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Sorting arrays for humans with natural sort order

Picture by Brooke Lark on Unsplash

As a computer engineering student, I had to learn several sort algorithms: quicksort, heap sort, bubble sort... To be honest, I only used them once, during a job interview when I was searching for my 1st job. An I failed!

I can't deny they are useful when you deal with a really big amount of data, and as I learned them once, I would be more at ease with using them if the complexity requires one of them. From now, the amount of data I had to handle was always relatively small, and I always managed to stick to JavaScript standard methods.

By the way, would I use JavaScript to sort a very big array? Spoiler(): I don't think so!

1. Array.sort()

The simplest way to sort an array in Javascript is by using Array.sort() method.

It works by converting the array's elements into strings, compare their UTF-16 sequence, and order them into ascending order.

``````const days  = ['Monday', 'Tuesday', 'Wednesday', 'Thursday', 'Friday']
days.sort()
// > [ "Friday", "Monday", "Thursday", "Tuesday", "Wednesday" ]``````

This is efficient for an ascending sort of arrays of string, but it is still very limited when dealing with other data structures

``````const numbers = [1, 5, 23, 1001]
numbers.sort()
// > [ 1, 1001, 23, 5 ]

const days = [{"name": "Monday"}, {"name": "Tuesday"}, {"name": "Wednesday"}, {"name": "Thursday"}, {"name": "Friday"}]
days.sort()
// > [{"name": "Monday"}, {"name": "Tuesday"}, {"name": "Wednesday"}, {"name": "Thursday"}, {"name": "Friday"}]
// Hum... nothing changed``````

2. Array.sort() compare function

For more complex data structures, you can get the responsibility to define how you want your items to get sorted. Array.sort has a function parameter (optional) that lets you compare two elements of the array. If the function returns a negative number, it means the 1st element is bigger than the 2nd. If the return value is a positive number, the 2nd is bigger than the 1st. Finally, if the result is zero, the two elements are considered equal.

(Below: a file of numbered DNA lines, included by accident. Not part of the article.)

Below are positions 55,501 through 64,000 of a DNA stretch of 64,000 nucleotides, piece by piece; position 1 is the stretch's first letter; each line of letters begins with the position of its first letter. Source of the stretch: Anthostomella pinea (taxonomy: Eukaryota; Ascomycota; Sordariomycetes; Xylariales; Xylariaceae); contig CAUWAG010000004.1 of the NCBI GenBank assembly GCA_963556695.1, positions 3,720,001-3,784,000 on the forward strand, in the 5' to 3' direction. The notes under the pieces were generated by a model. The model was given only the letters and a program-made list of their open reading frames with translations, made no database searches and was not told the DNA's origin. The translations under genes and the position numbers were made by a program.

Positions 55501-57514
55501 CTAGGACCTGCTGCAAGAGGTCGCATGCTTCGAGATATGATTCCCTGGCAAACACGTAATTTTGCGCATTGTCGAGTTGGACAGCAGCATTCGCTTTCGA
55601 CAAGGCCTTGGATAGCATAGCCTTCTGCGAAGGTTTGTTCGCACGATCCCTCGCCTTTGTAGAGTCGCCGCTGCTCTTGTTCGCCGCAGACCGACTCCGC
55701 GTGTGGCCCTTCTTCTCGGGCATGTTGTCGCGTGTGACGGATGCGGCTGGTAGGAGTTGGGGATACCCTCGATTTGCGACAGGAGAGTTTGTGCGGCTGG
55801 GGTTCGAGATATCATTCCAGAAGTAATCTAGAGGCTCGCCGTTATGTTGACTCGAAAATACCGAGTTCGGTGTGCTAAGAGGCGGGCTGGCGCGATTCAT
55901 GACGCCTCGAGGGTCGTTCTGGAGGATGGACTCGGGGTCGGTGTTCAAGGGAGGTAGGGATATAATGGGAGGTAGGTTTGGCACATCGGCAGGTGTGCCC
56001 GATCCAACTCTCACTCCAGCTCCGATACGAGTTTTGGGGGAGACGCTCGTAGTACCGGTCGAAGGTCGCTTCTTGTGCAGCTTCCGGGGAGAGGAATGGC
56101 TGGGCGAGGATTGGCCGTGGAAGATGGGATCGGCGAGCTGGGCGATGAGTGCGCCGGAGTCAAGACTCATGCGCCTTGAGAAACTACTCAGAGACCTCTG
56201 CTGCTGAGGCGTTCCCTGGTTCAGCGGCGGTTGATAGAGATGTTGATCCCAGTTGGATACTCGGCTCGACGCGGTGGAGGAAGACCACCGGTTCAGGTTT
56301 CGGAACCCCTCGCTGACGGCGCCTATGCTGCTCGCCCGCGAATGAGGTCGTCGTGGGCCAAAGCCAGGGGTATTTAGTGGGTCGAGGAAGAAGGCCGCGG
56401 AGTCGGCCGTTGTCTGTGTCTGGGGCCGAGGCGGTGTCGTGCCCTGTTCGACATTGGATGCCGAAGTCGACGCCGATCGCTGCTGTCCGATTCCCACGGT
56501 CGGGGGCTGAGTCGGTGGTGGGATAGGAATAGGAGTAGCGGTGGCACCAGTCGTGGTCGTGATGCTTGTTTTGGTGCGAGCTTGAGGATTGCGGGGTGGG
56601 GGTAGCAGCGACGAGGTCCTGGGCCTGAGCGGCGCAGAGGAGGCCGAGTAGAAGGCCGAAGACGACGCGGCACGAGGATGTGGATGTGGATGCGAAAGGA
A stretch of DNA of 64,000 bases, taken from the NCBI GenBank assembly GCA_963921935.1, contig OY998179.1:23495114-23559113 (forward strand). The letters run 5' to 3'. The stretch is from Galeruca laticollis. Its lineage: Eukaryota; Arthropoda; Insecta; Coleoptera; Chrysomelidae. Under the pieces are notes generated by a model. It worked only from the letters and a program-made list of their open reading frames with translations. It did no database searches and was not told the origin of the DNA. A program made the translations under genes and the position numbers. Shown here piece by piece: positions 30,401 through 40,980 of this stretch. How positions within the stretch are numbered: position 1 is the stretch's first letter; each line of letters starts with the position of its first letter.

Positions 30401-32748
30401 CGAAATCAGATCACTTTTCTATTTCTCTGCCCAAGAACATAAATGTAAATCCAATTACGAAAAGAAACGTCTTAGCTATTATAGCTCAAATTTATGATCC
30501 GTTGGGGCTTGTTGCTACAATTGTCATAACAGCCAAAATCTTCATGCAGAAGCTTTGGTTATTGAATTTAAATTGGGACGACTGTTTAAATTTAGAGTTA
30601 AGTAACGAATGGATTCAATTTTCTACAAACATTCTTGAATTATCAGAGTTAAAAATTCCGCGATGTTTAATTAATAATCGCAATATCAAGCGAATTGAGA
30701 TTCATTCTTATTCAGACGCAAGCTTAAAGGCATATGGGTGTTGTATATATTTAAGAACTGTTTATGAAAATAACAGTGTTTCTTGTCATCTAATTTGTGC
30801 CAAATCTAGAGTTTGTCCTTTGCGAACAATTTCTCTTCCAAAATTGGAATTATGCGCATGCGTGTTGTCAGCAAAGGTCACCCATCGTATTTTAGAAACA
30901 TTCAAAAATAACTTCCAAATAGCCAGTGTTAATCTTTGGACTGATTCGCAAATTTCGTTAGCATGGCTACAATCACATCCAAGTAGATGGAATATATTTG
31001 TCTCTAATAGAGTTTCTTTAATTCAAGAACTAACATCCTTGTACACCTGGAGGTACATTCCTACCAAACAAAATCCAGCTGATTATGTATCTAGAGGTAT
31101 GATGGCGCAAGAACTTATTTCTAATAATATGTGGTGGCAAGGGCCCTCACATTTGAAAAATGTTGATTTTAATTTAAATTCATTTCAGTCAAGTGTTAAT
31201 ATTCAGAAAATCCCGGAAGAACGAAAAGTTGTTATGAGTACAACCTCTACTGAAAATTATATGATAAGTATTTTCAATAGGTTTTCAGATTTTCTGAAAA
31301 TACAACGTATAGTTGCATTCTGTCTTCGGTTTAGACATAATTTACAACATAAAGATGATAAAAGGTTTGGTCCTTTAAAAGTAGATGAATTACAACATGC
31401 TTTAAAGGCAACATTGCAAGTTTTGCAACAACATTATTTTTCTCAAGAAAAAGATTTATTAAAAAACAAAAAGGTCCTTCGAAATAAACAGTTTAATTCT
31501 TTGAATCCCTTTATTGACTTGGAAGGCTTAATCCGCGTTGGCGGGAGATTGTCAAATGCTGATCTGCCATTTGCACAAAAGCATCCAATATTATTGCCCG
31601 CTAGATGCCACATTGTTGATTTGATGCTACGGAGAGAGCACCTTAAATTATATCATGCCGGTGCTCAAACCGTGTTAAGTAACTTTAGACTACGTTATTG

``````function compare(a, b) {
if (a is less than b by some ordering criterion) {
return -1;
}
if (a is greater than b by the ordering criterion) {
return 1;
}
// a must be equal to b
return 0;
}

// src: developer.mozilla.org``````

Thanks to the compare function, you'll be able to compare numbers, alphabetical strings, dates... but what happens if you have to build a product that order strings containing letters and numbers?

3. Natural sort order

Natural sort order is the most common way humans will orders elements. Imagine you have this collection of furniture

``````const furnitures = [
'Bed13',
'table2',
'chair3',
'Chair100',
'chair54',
'table123',
'Table36',
'Bed2',
'Chair4'
]``````

Intl.Collator will help you sort it by creating an object that can compare strings according to the local (to ignore punctuation signs for instance), and you can add options to handle numeric comparisons. This way your furniture can be sorted in a way my grandmother (and your client) would find acceptable! 👵🏻

``````const collator = new Intl.Collator('fr-FR', { numeric: true })
furnitures.sort(collator.compare)

// > [ "Bed2", "Bed13", "chair3", "Chair4", "chair54", "Chair100", "table2", "Table36", "table123" ]``````

For more details about the options of Intl.Collator, here is the link to MDN documentation

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